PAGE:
“I’m too much of a busy-body to meditate.”

“I can’t quiet my mind enough to do that the right way.”

“What do you even meditate about?”

 “I don’t know how to do it the right way.”

Just a few excuses I’d use over and over until they became my truth, my limiting belief – I started to believe I wasn’t able to meditate because I just couldn’t do it.

But then I had an enlightened moment. Mindful meditation is not just about quieting the mind and sitting in complete silence. It’s about tuning in to each feeling, emotion, sensation and thought, recognizing them and, when appropriate, asking “how curious I should be feeling/thinking/responding this way.” You start to pay attention, on purpose, to you and your world, with no judgement. Just acknowledgment.

It is in these moments of mindful meditation that you begin to realize how you react vs. respond to various events in your life. Just noticing gives you the opportunity to improve your next moment. For example, mindful meditation could help you become more intentional and thoughtful vs. emotional and judgmental with anything that happens on a daily basis.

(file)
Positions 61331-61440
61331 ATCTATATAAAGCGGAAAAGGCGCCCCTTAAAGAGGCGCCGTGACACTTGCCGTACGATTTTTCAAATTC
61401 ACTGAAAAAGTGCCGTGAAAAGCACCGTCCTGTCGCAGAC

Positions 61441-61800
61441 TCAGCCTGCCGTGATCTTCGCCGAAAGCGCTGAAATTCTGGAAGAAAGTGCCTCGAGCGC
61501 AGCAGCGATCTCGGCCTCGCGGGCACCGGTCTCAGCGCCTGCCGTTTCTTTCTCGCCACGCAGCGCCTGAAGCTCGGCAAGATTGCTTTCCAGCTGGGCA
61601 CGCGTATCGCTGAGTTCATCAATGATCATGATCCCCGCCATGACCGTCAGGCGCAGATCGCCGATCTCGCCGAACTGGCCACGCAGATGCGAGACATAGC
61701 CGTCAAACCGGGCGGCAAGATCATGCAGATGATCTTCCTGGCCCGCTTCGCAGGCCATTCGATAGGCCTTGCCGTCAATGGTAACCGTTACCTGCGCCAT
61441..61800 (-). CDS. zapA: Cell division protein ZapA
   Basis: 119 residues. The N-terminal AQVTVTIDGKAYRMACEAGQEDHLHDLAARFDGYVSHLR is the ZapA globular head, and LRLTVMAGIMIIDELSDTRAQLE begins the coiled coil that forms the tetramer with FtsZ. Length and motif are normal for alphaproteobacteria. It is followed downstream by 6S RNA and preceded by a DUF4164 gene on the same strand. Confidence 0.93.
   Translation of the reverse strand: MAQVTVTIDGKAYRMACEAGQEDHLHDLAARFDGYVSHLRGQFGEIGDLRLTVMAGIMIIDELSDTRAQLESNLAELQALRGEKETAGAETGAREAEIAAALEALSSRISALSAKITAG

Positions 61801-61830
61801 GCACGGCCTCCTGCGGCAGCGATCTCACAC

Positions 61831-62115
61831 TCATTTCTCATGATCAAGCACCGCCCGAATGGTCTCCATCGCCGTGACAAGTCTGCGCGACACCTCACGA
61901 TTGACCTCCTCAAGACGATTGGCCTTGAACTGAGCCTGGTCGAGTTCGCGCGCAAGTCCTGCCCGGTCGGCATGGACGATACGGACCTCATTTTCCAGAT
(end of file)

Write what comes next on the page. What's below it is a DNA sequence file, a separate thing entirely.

The way I started mindful meditation and focused attention was to write down one thing at the end of every day that made me feel happy. Sometimes, it was something funny one of my kids did or a big milestone they reached. Sometimes, it was acknowledging that I had the chance to go for a long, uninterrupted run. Sometimes, it was stopping and noticing that my husband and I watched an entire movie after the kids were in bed and we both made it through without dozing off (little victories!).

Doing this helped me reflect on the day and acknowledge each event without judgement. I choose to write down the happy moments because it lets me go to bed feeling happy, ready to wake up with a positive outlook for the next day.

This is my form of mindful meditation. I’m tuning in, reflecting on my day, and writing it down. It’s helping me realize how often I react vs. respond, which in turn is hhelping me tune in to reactions so I can be more intentional in the next moment.